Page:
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The Colorado Department of Revenue and the state attorney general’s office investigated 12 individuals, all of whom pled guilty to misdemeanor tax evasion charges in the spring. The court ordered them to register their RVs in Colorado, pay restitution totaling $93,450 and perform community service.

Colorado also ordered 122 other residents to pay $2.7 million in unpaid sales taxes and penalties after illegally registering their RVs out of state.

“This issue has been an ongoing concern and we have been pursuing such cases for several years,” said Mark Couch, public information officer and legislative liaison for the state revenue department.

The dozen individuals who pled guilty bought motorhomes in Colorado but registered them in Montana, Couch said. Montana has low motor vehicle registration fees and is one of five U.S. states that have no general sales tax.

Promises made

Consumers who buy an RV in Colorado can sign a motor vehicle sales tax exemption form at the time of purchase. The form contains a sworn statement affirming that the vehicle will be removed from Colorado within 30 days and will be licensed, registered and used outside of Colorado or in interstate commerce.

“The 12 individuals affirmed — either by the form or verbally — that they would not be housing their vehicles in Colorado,” Couch said. State officials’ investigation concluded that the motorhome owners weren’t keeping their promises.

Details of each case vary. Ten of the cases were prosecuted in Denver County Court, and two in Boulder County Court. But news outlets in Colorado have reported cases where residents formed limited liability companies (LLCs) in Montana and then registered their vehicles there, under those company names.

This practice is legal in Montana, where the vehicles are being registered, but not in Colorado.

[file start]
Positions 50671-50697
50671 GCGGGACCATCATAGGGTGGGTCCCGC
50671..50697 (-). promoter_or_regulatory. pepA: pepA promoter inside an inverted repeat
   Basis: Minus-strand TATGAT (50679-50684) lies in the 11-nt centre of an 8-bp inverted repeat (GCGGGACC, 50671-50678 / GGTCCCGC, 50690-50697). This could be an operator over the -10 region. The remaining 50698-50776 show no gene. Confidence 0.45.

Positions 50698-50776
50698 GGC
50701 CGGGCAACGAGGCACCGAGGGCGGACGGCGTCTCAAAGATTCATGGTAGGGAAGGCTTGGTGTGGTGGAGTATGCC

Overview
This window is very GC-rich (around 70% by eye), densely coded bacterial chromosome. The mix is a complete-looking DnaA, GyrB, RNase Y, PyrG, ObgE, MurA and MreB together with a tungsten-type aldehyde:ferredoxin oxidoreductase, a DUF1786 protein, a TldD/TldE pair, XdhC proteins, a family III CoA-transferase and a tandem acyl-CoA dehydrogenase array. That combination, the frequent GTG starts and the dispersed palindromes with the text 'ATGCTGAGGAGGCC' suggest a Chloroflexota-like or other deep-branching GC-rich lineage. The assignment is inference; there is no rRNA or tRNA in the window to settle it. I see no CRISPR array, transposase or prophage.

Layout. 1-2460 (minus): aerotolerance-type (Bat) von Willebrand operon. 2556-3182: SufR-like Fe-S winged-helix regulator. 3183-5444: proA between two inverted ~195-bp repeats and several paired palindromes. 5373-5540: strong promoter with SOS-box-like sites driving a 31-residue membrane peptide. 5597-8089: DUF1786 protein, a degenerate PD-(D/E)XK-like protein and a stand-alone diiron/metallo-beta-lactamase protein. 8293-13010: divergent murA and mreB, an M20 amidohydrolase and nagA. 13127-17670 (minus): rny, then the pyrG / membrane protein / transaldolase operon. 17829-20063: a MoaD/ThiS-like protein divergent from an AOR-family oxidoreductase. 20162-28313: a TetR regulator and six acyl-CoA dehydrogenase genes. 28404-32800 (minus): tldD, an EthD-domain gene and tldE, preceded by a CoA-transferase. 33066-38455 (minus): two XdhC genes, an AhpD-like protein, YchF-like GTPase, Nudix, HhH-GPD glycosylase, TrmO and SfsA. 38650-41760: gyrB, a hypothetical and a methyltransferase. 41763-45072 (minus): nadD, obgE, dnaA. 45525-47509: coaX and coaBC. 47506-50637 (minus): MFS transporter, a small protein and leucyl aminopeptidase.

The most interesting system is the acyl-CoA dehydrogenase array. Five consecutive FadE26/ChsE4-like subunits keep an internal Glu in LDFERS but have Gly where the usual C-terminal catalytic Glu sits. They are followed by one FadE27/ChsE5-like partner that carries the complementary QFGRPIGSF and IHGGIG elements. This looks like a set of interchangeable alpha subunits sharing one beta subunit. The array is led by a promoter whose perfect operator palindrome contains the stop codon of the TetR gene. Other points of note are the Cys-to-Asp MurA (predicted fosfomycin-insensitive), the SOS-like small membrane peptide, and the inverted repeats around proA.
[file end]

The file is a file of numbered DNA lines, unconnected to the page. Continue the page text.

Big tax savings

Montana license and registration fees for motorhomes range from $97.50 to $282.50 per year, according to the Montana Motor Vehicle Division. Meanwhile, a Denver resident who buys a $150,000 motorhome could pay nearly $15,000 in sales tax, ownership tax and registration fees for the first year of ownership.

Colorado’s state sales tax rate is 2.9 percent, but cities and counties may collect more. For example, the total combined sales tax for Denver residents is 7.72 percent of the purchase price.

The ownership tax

In addition to the sales tax, Colorado has an annual ownership tax, in lieu of a personal property tax. The ownership tax is based on the original taxable value of the RV, year of manufacture and date of purchase. For RVs, the taxable value is 85 percent of the manufacturer’s suggested retail price.

The taxable value, which is determined when the vehicle is new, does not change during the life of the vehicle. For the first year of vehicle ownership, the tax rate is 2.10 percent of the taxable value; second year, 1.5 percent; third year, 1.2 percent; fourth year, .9 percent; five to nine years, .45 percent; 10 years or more, $3.

Colorado officials say residents who do not register their RVs in their home state are cheating residents out of much needed tax dollars.

In an investigative report released in 2007, Denver TV station KUSA-TV calculated the fees that just nine motorhome owners would have paid to Colorado had they not registered their vehicles in Montana. The total: $227,400.

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